It is incomprehensible that one of the premier clubs in Israel doesn’t allow Arab players — because they are Arab.
By Asaf Marziano
The head of Palestinian Football Federation, Jibril Rajoub, is attempting to have Israel expelled from FIFA, soccer’s international governing body. The topic has been making headlines in Israel and internationally in recent weeks, coinciding with a visit to the region by FIFA President Sepp Blatter last week.
Despite attempts by Israel, and Blatter, it seems that Rajoub’s initiative might bear fruit. The topic will come up for a vote in FIFA on Friday.
Rajoub’s stated reasons for wanting to expel Israel from the soccer association are based, among other things, on the fact that Israel often prevents athletes from Gaza — including soccer players — from taking part in sporting events in the West Bank. A prime example of this was when the Israeli government forbade Gazan runners from participating in the Palestine Marathon in Bethlehem in recent years.
Rajoub’s campaign evoked a chorus of reactions in the Israeli media. But don’t let the diversity of nay-sayers fool you: the central argument was monotone and one-dimensional. The topic was presented as a struggle between political forces — a new venue for confrontation among technocrats, bereft of any substantive arguments that get to the root of the issue. This goes for Hebrew-language Israeli media outlets like Ynet, Sport 5, One and NRG.
Even Haaretz dedicated a column to the issue earlier this month, in which Uzi Dann provided a similar point of view. He pondered why the Israeli government doesn’t exert its power at the highest political levels in order to solve this issue before it becomes a tidal wave.
At a certain point, Dann notes that the only country to ever be kicked out of FIFA was South Africa, during apartheid. For a moment it seemed like it was finally OK to make the comparison, but Dan immediately added: “True, it’s not the same thing, but it shows how difficult Israel’s situation is.” This is, not morally but pragmatically.
Sports commentator Ouriel Daskal suggested a different approach in a column published in the blog Soccerissue. Daskal makes clear that he is a leftist on every other day of the year, but that everything has red lines. He asks, how dare Rajoub exploit the sport in such a cynical fashion — after all, what do sports have to do with politics? He also condemns FIFA’s treatment of Israel based on the logic of, “why are they allowed and we aren’t?”
After all, athletes and civilians are harmed in other places, so why is the focus only on Israel? From here, the road to “everyone is anti-Semitic” isn’t very long. The transition from discriminators to discriminated is complete.
Israeli sports commentators’s blind spot, it seems, lies exactly at the point where we go from oppressed to oppressors: the moment when the media is asked to critique our own actions in the exact same way it critiques actions taken against us. This transition is often missed by the media.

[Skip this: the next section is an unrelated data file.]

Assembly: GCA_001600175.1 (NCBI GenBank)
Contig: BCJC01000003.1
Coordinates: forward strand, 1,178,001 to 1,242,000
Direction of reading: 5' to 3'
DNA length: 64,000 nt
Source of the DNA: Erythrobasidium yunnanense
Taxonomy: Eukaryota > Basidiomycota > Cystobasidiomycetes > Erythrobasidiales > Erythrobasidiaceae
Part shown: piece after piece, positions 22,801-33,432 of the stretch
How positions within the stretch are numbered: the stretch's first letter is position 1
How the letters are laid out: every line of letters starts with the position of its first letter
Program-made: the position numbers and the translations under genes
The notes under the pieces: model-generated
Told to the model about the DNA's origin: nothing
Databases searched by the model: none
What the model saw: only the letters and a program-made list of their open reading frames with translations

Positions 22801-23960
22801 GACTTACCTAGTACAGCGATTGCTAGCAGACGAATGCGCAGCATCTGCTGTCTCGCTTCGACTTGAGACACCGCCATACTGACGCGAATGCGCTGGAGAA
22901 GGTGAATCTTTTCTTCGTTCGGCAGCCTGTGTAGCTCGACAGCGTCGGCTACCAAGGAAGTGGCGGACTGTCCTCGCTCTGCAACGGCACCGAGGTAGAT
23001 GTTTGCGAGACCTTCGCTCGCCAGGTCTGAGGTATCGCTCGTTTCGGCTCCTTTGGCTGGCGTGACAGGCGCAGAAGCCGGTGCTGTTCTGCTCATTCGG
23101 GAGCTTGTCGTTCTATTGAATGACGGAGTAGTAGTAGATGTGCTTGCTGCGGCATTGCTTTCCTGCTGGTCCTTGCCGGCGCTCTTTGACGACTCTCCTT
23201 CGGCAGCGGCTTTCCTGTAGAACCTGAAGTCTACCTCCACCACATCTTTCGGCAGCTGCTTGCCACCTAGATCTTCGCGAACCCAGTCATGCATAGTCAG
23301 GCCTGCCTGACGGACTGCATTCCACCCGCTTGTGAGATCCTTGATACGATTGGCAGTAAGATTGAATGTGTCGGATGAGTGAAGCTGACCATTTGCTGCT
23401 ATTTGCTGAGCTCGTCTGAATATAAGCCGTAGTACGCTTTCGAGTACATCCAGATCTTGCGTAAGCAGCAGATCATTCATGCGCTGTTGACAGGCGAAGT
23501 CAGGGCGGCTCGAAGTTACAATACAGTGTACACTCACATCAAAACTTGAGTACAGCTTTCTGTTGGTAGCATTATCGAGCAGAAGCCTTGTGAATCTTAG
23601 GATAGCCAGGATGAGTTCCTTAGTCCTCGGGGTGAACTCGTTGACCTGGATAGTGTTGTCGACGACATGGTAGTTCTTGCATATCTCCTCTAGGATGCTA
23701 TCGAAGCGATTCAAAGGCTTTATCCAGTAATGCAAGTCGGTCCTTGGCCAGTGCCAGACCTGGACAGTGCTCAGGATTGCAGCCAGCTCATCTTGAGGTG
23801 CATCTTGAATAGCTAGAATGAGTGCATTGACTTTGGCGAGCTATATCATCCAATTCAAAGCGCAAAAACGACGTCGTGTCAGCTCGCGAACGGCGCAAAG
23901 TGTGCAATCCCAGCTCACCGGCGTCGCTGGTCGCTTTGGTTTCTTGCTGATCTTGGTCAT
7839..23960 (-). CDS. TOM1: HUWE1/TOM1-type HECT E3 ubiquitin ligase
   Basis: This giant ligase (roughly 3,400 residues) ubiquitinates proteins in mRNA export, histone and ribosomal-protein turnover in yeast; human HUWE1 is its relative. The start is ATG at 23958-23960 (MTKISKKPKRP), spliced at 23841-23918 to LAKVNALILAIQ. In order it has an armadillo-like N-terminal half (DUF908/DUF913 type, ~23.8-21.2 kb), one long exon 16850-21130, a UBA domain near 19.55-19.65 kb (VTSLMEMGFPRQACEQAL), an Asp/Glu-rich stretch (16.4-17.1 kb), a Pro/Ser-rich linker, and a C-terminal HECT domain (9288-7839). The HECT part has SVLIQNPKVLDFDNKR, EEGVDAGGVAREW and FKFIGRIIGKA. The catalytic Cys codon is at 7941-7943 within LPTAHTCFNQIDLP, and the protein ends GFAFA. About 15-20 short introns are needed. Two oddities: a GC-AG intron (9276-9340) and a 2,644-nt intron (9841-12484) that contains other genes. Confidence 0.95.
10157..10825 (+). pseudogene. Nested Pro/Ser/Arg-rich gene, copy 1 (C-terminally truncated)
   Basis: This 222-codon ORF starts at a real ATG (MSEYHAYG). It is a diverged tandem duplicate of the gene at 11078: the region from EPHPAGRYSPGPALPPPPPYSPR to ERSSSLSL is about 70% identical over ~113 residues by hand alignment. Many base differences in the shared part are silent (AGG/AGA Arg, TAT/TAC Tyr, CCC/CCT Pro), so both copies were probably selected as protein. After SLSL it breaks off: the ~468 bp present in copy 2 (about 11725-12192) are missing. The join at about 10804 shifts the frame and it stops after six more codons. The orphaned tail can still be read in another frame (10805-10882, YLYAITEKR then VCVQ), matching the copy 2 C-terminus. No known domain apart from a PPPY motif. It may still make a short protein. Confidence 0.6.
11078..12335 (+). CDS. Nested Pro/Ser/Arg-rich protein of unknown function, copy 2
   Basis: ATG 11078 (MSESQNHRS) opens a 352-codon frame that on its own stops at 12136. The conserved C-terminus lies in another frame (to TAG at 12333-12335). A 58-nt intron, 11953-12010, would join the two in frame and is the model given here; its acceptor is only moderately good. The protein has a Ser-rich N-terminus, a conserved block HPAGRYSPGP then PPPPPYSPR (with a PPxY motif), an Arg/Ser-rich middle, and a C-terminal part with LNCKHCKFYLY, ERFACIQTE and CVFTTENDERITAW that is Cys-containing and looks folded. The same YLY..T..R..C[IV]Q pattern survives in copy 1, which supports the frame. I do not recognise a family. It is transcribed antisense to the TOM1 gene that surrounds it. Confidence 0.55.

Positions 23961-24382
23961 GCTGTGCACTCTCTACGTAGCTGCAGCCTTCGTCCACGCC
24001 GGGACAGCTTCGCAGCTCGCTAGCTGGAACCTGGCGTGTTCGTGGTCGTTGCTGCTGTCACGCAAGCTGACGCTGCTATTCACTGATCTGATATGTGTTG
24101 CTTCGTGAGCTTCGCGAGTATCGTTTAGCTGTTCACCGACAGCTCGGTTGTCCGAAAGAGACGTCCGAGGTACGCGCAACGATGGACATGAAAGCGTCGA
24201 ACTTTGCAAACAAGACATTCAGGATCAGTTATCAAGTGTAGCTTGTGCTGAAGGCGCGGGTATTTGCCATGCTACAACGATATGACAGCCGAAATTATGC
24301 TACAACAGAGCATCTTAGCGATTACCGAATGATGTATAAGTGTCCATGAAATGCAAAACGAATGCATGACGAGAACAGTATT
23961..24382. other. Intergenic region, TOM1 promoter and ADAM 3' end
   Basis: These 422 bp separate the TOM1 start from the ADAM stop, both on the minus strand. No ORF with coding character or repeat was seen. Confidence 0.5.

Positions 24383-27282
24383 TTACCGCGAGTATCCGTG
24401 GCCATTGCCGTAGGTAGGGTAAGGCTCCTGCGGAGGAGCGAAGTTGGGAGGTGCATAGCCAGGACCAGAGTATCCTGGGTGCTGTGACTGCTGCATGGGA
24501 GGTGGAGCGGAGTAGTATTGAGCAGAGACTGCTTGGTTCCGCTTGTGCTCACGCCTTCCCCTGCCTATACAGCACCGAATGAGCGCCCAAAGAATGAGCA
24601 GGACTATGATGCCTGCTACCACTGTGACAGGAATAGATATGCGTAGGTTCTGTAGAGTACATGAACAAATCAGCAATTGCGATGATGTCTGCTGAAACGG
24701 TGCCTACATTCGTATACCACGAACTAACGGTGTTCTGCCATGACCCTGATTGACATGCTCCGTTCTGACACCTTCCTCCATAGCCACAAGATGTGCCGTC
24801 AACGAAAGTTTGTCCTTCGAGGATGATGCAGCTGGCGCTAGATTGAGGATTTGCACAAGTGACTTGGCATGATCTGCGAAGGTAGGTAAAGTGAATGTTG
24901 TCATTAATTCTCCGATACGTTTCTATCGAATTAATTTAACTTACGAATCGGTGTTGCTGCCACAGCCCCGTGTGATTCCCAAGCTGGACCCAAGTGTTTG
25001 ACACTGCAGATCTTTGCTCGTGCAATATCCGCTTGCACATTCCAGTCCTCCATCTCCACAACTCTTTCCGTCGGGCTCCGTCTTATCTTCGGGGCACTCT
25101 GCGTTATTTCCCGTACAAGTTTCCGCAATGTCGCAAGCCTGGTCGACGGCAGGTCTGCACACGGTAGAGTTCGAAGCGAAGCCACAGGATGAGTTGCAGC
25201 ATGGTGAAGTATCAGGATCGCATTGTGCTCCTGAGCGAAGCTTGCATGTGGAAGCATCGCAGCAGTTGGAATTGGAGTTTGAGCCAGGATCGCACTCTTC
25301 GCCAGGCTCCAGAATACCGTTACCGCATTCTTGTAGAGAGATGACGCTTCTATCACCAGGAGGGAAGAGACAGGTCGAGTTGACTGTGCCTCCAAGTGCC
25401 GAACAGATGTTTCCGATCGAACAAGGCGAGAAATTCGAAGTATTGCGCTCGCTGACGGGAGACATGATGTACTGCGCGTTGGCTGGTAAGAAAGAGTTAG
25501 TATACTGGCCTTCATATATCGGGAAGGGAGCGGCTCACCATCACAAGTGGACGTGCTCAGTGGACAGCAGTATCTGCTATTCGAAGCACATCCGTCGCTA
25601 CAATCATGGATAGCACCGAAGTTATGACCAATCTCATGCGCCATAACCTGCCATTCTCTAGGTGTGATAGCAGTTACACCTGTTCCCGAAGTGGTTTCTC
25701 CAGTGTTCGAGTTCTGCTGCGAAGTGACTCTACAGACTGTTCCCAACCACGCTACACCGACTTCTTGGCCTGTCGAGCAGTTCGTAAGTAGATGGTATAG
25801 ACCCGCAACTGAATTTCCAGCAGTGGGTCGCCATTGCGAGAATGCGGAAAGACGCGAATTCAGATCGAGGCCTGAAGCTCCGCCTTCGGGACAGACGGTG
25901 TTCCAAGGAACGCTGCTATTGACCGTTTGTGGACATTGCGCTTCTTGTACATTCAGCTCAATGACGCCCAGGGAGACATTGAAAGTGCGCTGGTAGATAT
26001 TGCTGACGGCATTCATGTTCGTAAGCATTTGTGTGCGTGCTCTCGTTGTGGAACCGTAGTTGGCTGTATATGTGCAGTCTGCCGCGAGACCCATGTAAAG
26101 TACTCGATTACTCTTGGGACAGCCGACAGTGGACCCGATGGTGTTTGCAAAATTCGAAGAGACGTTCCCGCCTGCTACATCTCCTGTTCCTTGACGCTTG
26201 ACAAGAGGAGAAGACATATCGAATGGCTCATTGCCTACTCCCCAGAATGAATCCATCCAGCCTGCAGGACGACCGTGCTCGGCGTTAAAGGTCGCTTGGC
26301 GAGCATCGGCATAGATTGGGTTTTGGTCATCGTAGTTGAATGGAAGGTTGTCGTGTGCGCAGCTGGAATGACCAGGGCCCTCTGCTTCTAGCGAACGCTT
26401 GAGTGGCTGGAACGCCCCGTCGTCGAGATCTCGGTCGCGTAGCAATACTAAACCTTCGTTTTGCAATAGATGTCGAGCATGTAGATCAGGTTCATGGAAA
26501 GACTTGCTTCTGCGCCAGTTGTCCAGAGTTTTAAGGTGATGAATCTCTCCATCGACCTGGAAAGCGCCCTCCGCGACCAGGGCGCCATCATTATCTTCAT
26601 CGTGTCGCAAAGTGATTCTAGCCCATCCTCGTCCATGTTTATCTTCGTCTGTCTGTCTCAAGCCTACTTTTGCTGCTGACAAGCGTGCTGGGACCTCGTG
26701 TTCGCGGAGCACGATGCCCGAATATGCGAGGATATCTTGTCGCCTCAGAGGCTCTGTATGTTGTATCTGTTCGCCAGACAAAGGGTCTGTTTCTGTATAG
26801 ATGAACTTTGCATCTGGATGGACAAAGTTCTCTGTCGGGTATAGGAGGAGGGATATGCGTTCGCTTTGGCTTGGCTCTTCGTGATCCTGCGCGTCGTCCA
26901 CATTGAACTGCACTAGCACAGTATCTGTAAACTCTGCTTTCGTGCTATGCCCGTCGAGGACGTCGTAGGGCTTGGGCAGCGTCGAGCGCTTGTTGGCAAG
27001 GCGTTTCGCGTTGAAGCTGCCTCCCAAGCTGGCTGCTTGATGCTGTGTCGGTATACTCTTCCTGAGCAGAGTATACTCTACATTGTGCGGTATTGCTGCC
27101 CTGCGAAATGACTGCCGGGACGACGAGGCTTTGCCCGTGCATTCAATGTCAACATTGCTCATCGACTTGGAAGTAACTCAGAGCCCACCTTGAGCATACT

The issues that are out in the open and visible to anybody — (Palestinian) athletes forbidden from taking part in athletic competitions — are never even brought up.
The case of Beitar Jerusalem
In this context, one cannot avoid talking about the Beitar Jerusalem soccer club, and the way the Israeli sports media talks about it.
Beitar Jerusalem is a premier soccer club in Israel that has a real chance of playing in one of the European tournaments next year, and which does not allow Arab soccer players on the team — because they are Arab. This fact alone is nearly incomprehensible.
The Israeli Football Association should be commended for penalizing the team recently after repeated expressions of racism by its fans, but one must wonder about the timing of the move, considering Blatter’s visit and the upcoming FIFA vote.
Meanwhile, the media continues to provide a shallow, trivial and regressive point of view.
For example, during a match between Beitar Jerusalem and Ironi Kiryat Shmona a little over a month ago, Beitar’s fans hurled racist epithets at Kiryat Shmona’s Ahmad Abad. After he scored a dramatic winning goal, he made a finger gesture at the Beitar fans, which only led to more racist slurs yelled at him.
The next day, the sports media talked about how a player who was humiliated for the duration of an entire game pointed his middle finger at the crowd. Abad quickly released an apology to the press.
The media portrayed Abad’s act as leading to the uproar, which could have been easily avoided had he refrained from acting in such a way.
Moreover, it seems that the media’s discussion of racism has somehow been merged with a wider struggle against violence in sports. Despite the fact that violence is an essential component of both, there is still a crucial difference between the two. This merger, which exists in Israel’s sports media, turns racism into just another form of trivial violence — to the degree that violence can be trivial — and one that makes invisible the significant characteristics of racism. This, in turn, hampers a broader and nuanced approach that gets at the root of the problem.
Asaf Marziano is a Master’s student at Bar-Ilan University focusing on the relationship between sports, the media, culture and society. This article was first published in Hebrew on Local Call. Read it here.